THE BLOG

The Path to Better Education in Pakistan

03/07/2014 11:25 BST | Updated 02/09/2014 10:59 BST

Pakistan has a heavy task ahead of it: new UNESCO figures show that almost five and a half million children are still out of school in the country - more than in 2010, and among the highest levels in the world.

The news that the high number of out of school children in Pakistan has stagnated since 2009 comes from a newly released paper by UNESCO and the EFA Global Monitoring Report (EFA GMR). It follows news from the EFA GMR showing that Pakistan also suffered the second largest cuts in aid to education of any country in the world in the last two recorded years. Pulling these two stories together, it is starkly evident that some donors are pulling their aid to education just when it is most needed.

Sadly, this trend of stagnating out of school children and declining aid is not reserved for Pakistan. Global figures show a similar association: 58 million children are out of school globally, with barely any improvement since 2007. At the same time, the amount of aid to education has been cut by a tenth in the last two recorded years. It is worrying in the extreme to see both international aid and out of school numbers moving in the wrong direction.

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Today's new paper holds several key nuggets of advice, which Pakistan may find useful as it works on its National Plan of Action to help achieve education related goals. Having monitored education progress in every country around the world since 2000, the EFA GMR has garnered considerable knowledge about which countries are managing to buck the global trend and achieve faster progress in education, and how. Why is it that Nepal has succeeded in reducing the percentage of children out of school from 24% to just 1% in just over a decade? How has Vietnam halved its out of school rate since 2002?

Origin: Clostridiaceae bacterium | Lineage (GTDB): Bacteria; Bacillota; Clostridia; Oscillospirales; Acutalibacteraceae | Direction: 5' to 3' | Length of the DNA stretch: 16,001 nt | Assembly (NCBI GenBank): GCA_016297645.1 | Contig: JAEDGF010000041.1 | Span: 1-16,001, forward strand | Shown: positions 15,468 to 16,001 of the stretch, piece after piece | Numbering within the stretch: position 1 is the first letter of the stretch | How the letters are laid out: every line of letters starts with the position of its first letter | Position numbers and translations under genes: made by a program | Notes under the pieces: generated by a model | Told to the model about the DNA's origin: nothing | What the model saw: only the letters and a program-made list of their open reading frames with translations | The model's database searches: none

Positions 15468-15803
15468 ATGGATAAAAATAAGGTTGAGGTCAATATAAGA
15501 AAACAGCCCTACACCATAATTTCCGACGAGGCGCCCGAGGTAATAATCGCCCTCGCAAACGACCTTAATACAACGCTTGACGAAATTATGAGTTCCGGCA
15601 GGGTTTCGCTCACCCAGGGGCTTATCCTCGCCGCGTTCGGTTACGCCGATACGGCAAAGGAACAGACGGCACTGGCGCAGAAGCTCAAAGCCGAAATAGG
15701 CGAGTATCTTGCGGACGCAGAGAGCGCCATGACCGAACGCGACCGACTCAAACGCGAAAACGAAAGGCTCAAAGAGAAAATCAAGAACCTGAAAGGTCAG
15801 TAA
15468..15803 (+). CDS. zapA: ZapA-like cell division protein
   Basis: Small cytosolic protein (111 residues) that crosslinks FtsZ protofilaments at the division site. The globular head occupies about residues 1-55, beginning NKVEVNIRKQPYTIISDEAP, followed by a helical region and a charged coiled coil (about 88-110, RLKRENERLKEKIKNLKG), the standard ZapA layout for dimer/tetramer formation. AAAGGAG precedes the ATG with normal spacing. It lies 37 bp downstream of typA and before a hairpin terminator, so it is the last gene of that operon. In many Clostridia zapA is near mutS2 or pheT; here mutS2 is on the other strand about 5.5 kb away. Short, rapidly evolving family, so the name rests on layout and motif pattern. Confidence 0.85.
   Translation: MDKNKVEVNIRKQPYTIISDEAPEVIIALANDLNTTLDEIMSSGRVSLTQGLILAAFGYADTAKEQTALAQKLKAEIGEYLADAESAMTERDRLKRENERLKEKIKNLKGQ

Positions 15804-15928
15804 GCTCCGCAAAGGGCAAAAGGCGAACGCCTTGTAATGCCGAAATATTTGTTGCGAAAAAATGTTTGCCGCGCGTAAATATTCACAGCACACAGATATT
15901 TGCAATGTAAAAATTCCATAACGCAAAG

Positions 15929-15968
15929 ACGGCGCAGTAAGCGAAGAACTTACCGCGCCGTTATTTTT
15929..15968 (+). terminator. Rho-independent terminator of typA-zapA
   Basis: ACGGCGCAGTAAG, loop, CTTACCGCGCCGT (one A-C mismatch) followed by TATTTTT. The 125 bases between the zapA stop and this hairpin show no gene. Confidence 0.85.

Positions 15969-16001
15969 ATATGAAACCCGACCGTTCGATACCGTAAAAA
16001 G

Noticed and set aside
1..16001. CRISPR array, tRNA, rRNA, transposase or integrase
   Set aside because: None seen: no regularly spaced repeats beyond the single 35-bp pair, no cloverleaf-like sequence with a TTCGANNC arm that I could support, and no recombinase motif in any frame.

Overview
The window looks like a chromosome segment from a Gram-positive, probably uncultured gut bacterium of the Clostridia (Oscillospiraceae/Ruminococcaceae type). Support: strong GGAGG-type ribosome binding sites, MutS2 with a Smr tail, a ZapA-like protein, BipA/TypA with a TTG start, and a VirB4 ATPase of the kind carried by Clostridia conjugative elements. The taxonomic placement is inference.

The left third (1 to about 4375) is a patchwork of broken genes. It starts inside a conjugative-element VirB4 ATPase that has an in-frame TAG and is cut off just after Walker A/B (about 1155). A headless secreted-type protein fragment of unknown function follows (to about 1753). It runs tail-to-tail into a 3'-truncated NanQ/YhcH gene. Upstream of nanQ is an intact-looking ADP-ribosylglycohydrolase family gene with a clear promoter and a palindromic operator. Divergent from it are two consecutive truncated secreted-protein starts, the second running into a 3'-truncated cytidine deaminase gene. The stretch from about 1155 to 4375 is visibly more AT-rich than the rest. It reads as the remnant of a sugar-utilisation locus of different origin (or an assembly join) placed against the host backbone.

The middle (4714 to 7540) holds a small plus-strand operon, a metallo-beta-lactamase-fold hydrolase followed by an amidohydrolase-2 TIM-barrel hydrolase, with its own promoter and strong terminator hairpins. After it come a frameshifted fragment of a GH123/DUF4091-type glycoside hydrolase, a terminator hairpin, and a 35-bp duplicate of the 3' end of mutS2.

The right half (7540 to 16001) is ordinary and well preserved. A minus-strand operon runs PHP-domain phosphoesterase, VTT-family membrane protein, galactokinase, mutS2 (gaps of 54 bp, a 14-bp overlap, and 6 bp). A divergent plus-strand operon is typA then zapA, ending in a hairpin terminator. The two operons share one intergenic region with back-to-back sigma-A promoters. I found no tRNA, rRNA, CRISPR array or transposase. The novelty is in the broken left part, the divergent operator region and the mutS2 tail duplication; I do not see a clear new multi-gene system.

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Seven policies clearly stand out as substantially reducing out of school numbers and in very different contexts. These include abolishing school fees, increasing spending on education, improving education quality, introducing social cash transfers to offset the costs of schooling, introducing teaching in local languages and overcoming conflict.

For Pakistan, where school fees have been abolished since 2010, and the Right to Education Act is now enacted in most of the provinces, the government's attention should turn to accelerate the impact of these reforms by considering policies reaping rewards in other countries. Doubling spending on education in Ghana, for instance, helped halve its out of school rate. Pakistan, meanwhile, is one of only three countries outside of sub-Saharan Africa to spend less than US$150 per primary pupil on education. Its recent commitment to increase spending from 2% to 4% of GDP by 2018 could go a long way to creating a better balance of access and quality if delivered. Steps must be taken now to ensure this promise is kept. After all, while aid is a vital resource for countries looking to expand their education systems, the overall responsibility lies on governments' shoulders.

Improving quality in Pakistan would also be a huge breakthrough. In rural areas many primary schools lack sufficient classrooms to provide a proper five year cycle: In Khyber Pakhtunkhwa, for example, more than half of the schools do not contain the requisite 5 classrooms (one per grade). If you were a parent, would you send your children to school, and keep them there, if school conditions meant that your children were unlikely to learn the basics?